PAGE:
Something special happened to me four years ago at the 9:30 Club in D.C, slam in the middle of the awful August 2011 heat wave in a room full of sweated-out shirts. A concert with some friends, one of those summer internship thrills that becomes all you remember after the coffee-making and dry cleaning delivery skills fade. The man we had come to see was a newcomer, and while the show was unsure of itself and lacked the gloss of a Watch the Throne, there was a moment when we knew. Throughout an hour (and possibly every single song in the artist’s three-tape career), that tight room of folks gritted through the heat while basking the glow of the most rare of events: we had witnessed the birth of a star.
It’s only been four years, but four years in Kendrick Lamar’s time might as well be a decade, especially when compared to the careers of those considered his closest chronological peers, Drake and J. Cole. All three have advanced musically, and while Drake has hyper-accelerated his marketing machine and J. Cole has finessed a homegrown sense of genuine goodwill into a dedicated following, Lamar has taken Coltranian giant steps in each of the domains of music, message, and persona. Nowhere was that more evident than in Lamar’s concert last week at the Kennedy Center in D.C. with the National Symphony Orchestra.
Symphony pops turns aren’t all that uncommon now, especially in the current genre-melting landscape. But for hip-hop they are still uncommon enough to signify powerful moments in the art’s history. Nas’s concert last year in the same space with the same orchestra to commemorate the 20th anniversary of Illmatic was a landmark, and it is significant that Lamar was the next act up. The blend of lyrical prowess, instrumentation, and social commentary on Lamar’s recent To Pimp a Butterfly evoked more than a few Illmatic comparisons, and Lamar delivered on those comparisons in the Kennedy Center by giving perhaps the best concert of his career.
The Kennedy Center concert showcased an artist at the peak of his powers as one of the best showmen in the art right now. When comparing the concerts that bookend my experience as a listener, it is clear that this is a product of will and work. 2011 Lamar was more timid, a wooden man with a small stature and a squeaking voice who drummed up just enough charisma to turn mellow songs into compelling concert hall rap-alongs. 2015 Lamar is bold, flashing a range of brashness, gravitas, played-up humility, and self-assured confidence that would be enough to fill a room itself. Sometimes, he is kinetic à la Kanye West, jumping in and out of a world of his own hype. Sometimes, he affects timidity again, and a glimpse of that same wide-eyed youth returns. He is a master of the moment, displaying a total control over the crowd and orchestra, willing both to complete silence with single commands.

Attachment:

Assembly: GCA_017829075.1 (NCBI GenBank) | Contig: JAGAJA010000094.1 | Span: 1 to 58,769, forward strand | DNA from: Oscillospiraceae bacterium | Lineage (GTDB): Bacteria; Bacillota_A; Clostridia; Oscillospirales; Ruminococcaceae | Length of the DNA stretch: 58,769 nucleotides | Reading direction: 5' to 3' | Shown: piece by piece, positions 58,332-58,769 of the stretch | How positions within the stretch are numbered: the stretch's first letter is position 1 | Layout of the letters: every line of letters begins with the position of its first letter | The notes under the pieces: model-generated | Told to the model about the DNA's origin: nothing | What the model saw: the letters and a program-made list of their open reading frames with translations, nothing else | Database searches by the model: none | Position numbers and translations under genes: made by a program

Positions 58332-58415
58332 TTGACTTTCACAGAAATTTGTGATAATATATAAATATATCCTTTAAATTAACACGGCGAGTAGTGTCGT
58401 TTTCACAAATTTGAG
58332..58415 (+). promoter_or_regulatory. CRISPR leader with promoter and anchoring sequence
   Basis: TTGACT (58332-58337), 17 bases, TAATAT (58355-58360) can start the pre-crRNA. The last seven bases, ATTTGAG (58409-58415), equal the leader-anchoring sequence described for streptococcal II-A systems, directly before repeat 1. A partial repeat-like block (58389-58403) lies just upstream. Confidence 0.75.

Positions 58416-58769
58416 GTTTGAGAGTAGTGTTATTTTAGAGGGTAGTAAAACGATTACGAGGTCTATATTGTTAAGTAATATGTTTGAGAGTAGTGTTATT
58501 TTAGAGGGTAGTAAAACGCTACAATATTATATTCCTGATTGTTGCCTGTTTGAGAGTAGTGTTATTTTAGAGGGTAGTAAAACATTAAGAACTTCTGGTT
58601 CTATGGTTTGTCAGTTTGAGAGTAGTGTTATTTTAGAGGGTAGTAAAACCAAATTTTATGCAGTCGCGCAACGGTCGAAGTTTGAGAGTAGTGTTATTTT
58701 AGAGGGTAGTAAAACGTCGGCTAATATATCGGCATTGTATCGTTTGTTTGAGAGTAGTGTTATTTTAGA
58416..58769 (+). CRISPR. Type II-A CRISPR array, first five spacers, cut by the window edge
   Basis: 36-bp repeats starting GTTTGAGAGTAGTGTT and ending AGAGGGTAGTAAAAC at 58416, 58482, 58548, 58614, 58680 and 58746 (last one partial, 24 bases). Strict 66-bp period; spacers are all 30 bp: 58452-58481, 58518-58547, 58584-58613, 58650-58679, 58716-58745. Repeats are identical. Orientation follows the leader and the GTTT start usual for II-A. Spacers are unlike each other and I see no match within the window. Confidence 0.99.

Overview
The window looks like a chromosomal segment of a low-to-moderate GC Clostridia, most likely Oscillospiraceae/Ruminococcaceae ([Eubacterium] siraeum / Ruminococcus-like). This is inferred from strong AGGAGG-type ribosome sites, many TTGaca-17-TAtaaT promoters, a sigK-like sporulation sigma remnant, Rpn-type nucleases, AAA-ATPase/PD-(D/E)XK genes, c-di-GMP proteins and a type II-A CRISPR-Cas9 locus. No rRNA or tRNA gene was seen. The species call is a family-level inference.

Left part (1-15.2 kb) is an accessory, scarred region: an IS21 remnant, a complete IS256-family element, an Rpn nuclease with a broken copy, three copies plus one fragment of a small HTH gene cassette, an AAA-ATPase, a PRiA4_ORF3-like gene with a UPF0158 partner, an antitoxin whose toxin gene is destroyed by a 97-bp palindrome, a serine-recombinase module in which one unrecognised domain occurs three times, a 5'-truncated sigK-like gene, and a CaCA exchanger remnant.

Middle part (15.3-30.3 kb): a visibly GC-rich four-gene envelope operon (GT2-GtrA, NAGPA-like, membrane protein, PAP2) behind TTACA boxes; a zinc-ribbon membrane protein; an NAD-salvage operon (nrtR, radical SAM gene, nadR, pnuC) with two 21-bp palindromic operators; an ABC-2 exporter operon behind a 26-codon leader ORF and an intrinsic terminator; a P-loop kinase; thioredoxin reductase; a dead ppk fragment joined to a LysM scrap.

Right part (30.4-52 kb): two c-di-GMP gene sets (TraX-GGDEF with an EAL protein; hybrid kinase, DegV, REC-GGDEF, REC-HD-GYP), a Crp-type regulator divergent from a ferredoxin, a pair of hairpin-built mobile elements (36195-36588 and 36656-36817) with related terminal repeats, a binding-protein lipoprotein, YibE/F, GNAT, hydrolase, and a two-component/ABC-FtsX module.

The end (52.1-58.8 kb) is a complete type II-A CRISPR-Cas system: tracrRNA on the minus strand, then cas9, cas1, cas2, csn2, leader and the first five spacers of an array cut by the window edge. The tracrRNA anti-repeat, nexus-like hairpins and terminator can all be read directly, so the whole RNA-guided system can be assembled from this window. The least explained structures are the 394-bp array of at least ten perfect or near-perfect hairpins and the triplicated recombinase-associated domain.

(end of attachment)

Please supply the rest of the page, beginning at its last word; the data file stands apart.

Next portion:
There was “These Walls,” in which a midtempo R&B-styled two-stepper was gradually remodeled as an operatic showstopper. The soaring strings under his vocals served to further juxtapose the true menace of the song’s hidden message with its instrumentation. The drunken mess of “u” turned into an orchestral drunken mess, something truly spectacular to behold. The second-best performance of the night came during “The Blacker the Berry,” where the violent crescendo at the end of the song is granted a wall of forceful sound and the accompanying comedown made more soothing. And then there was the finale “Alright,” which swelled to the highest heights of hype with added fanfare and triumph from the orchestra. In the middle of it all was Lamar, dressed like a choir boy and conducting the crowd with the same command as the conductor behind him.
There was definitely a risk involved here. Usually, mixing highbrow-leaning music and hip-hop carelessly smacks of a bit of cultural condescension, of a “respected” musical institution lending legitimacy to the musical ghetto. That, or the same collection of songs with a couple of strings thrown on. It takes dedication, teamwork, smarts, a command of diverse crowds, and a good ear to truly transform and blend the two styles as seamlessly as Lamar and NSO Pops conductor Steven Reineke managed to accomplish.
Rewinding back just four years, it would have been impossible to project these heights for Kendrick Lamar. Few artists have ever honed their craft as swiftly and as well as he has. Part of that ascent has been the fact that he seeks perfection and seems to be actively engaged with fans’ opinions. His bouts with Black activists have yielded a political message that becomes more and more honed and sharpened. These developments all came through on stage at the Kennedy Center.
Lamar played well on the special resonance of his songs about blackness in an enclave of the majority, which became the true transformative spirit of the show. I felt something special at yelling “Alls my life I had to fight, nigga!” in front of the orchestra that played for FDR’s inauguration. I imagine Lamar did as well. The climate inside the theater, with people of all races, with Girbauds and even a couple kente cloth robes mixed in the cocktail dresses and tuxedos, was itself a conversation about race, with Lamar’s music and performance as the cue cards. In the end, singing along to what has become the de facto Negro spiritual for Black Lives Matter, I felt like a long-awaited and expected guest of the Kennedy Center, rather than an out-of-place interloper. This is what music aspires to be.